In his welcome address, Brig (R) Mohammad Mehboob Qadir, Acting President, Islamabad Policy Research Institute (IPRI), Islamabad said that IPRI’s National Dialogue Series was spread over two years and will dilate upon matters of national importance with the intent to come up with broad contours of national narrative. While talking of the Khyber Pakhtunkhwa Tribal Districts (KPTDs), formerly known as FATA, he said that the existence of ungoverned spaces had acted as breeding grounds for transnational threats, most notably from terrorist groups and criminal syndicates. It is important to note that the ingredients of less governed spaces were inherited in the shape of colonial-era administrative, constitutional, political and socio-economic makeup. This coupled with the chaos and anarchy in Afghanistan had the evil effect of converting FATA into a “no-go” area for the Pakistani state. To uproot these issues, the government introduced wide-ranging reforms, most recently, the decision to merge FATA with the province of the Khyber Pakhtunkhwa (KP). However, the region faces various impediments in face of this decision such as the replacement of existing traditional institutions with modern state institutions, presence of strong tribalism, Rewaj, Jirga among other socio-cultural ethos.

While talking about the second session of the roundtable, he said that Gilgit Baltistan (GB), owing to its geographical contiguity to South Asian as well as Central Asian states carries, has immense significance for the successful materialization of China-Pakistan Economic Corridor (CPEC). However, question mark over the constitutional future of GB remains a problem towards this end. Reforms introduced so far have not been able to allay the genuine concerns of the people of GB.

In his Keynote Address, Mr. Owais Ahmed Ghani, former Governor Khyber Pakhtunkhwa and Balochistan, said that historically, the KPTDs, formerly FATA along with Balochistan and GB, have been part of the Hindukush fault-line, which is why, they will remain major areas for subversive activities by the external hostile actors. There exist administrative anomalies in the FATA that weaken the writ of the state. For instance, the Frontier Crimes Regulation (FCR) was used in “Illaqa” (Sarkar) which comprised of 27 percent of the region and “Riwaj” was implemented in “Illaqa-e-Ghair” which was the remaining 73 percent. There is a different administrative system in FATA which was based on a system of collective benefits in return for collective responsibilities. The collective benefits included exemption from major taxes, no jurisdiction of parliament and judiciary, license-free weapons and no compulsory acquisition of property. On the other hand, the collective responsibilities included security of roads, governments’ buildings, and collective undertaking by all tribes to not allow sanctuary for criminal and anti-state elements in their area.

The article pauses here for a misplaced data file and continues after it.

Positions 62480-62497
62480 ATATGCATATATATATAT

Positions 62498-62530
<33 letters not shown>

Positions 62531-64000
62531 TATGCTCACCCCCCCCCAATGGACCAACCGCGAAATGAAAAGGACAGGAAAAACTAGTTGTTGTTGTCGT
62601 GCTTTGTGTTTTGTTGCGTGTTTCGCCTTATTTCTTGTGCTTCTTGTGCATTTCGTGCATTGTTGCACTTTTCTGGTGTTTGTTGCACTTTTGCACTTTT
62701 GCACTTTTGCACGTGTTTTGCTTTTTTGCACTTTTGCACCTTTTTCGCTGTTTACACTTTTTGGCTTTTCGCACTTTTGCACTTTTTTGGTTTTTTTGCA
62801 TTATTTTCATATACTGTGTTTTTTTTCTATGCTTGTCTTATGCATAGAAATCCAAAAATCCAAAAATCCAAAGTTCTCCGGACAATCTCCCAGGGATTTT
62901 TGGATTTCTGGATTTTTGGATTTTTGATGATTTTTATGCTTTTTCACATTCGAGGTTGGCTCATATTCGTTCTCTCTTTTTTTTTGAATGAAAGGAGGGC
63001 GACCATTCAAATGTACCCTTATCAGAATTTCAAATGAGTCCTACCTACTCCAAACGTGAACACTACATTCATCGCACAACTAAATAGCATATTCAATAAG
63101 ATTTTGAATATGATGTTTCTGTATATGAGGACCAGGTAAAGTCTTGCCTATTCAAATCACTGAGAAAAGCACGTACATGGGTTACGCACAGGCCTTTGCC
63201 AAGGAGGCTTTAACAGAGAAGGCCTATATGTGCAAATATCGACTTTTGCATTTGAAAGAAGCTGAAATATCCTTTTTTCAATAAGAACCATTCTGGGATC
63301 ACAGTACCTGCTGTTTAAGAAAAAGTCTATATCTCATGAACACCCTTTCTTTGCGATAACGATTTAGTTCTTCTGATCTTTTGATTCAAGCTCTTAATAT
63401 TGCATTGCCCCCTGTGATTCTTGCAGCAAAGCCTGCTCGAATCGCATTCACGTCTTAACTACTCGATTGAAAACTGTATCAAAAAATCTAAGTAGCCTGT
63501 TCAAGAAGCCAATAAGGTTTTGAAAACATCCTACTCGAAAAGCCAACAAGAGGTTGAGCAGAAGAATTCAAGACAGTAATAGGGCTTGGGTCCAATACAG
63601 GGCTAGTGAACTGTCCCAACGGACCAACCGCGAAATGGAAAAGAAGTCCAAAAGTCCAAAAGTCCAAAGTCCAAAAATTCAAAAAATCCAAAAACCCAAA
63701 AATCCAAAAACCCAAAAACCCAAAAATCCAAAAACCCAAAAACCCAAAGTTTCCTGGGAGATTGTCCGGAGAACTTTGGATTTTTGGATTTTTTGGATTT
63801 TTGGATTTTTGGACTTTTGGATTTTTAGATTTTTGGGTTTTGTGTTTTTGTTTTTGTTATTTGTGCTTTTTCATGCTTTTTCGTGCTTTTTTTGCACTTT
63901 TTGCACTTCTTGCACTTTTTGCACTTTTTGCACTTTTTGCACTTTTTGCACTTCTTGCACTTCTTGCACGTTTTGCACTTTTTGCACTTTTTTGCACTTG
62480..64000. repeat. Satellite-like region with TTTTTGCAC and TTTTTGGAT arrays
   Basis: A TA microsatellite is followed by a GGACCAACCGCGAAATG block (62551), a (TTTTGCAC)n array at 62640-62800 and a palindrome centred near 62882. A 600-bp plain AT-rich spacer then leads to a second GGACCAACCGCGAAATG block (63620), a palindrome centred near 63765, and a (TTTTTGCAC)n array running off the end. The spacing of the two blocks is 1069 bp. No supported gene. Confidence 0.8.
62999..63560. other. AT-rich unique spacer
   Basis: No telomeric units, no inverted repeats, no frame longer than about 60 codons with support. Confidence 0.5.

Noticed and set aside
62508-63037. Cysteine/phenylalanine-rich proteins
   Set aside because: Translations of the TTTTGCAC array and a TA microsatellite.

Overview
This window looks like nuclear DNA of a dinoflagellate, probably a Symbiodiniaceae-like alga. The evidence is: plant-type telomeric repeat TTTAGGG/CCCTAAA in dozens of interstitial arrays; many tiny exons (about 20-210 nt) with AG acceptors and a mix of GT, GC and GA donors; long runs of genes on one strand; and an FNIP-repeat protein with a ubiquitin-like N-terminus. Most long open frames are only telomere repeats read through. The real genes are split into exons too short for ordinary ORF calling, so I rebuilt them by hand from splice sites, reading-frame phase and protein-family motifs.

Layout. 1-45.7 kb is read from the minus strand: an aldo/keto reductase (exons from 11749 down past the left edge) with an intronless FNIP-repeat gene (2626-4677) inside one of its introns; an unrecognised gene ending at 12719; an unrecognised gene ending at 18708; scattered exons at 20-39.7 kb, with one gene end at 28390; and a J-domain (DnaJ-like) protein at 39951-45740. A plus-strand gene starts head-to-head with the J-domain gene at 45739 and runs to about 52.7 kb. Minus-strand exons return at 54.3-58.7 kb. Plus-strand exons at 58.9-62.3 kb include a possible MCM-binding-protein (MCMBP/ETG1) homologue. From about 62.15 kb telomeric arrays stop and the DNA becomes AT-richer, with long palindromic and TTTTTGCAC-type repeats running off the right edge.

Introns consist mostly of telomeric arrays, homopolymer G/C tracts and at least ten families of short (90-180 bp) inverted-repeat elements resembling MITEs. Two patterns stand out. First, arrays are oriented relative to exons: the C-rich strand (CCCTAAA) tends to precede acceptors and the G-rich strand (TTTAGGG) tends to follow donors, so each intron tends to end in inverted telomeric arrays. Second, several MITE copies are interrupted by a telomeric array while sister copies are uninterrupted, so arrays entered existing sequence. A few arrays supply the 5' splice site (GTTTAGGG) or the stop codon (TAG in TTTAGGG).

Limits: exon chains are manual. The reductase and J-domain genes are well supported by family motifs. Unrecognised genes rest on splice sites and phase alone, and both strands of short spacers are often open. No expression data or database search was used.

While discussing the FCR, he explained that it was not a law but an administrative instrument for correction of violations via a system of actions/measures in order of escalating severity. The FCR was supported by tribes residing in FATA and living in Tribal Riwaj but opposed by urbanized tribesmen residing outside FATA, in areas such as Kohat. He remarked that FCR was less draconian than the normal system of Pakistan. For instance, under FCR there were no compulsory land acquisitions or death sentences. While giving a broad outline for the way forward, he said that the government needed to adopt an incremental step-by-step approach and conduct extensive consultation with FATA residents. Administrative and Judicial systems needed to be implemented in order to eliminate their current shortcomings and the government should start with the easier areas first and then target the difficult areas.

  1. Working/Academic Sessions

Session-I: “Mainstreaming of Khyber Pakhtunkhwa Tribal Districts (KPTDs), formerly FATA, into National/Political Architecture: Challenges and Solutions”

Chair – Ambassador (R) Inam-ul-Haq, Former Foreign Minister and Chairman Board of Governors (BOGs), IPRI 

Dr. Sohail Shehzad, Professor, Khyber Law College, University of Peshawar talked on “Tribalism and Rewaj and Proposed Rule of Law Reforms in KPTD: Challenges in Transforming Traditional Institutions into Formal Justice Institutions.” In his talk, Dr. Shehzad said that the tribal areas of Pakistan have been in a pre-state condition for the last decade or so. There has neither been strong writ of the state nor any legislative system and have stayed on the fringes of various empires in the past. In the legal sense, two sections of the FCR hold immense importance to understand how the tribal areas work: section 8 and section 11. While the former dealt with civil proceedings, the latter dealt with criminal proceedings of the tribal areas. It gave the authority to the political elite to adjudicate these matters through the counsel of elders. This gave important authority to the tribal elders of the area. First, in the determination of Riwaj and second once the tribal elders have determined Riwaj, they will have the authority to interpret it. It gave complete freedom to the tribal people to look after every facet of their individual and collective tribal life.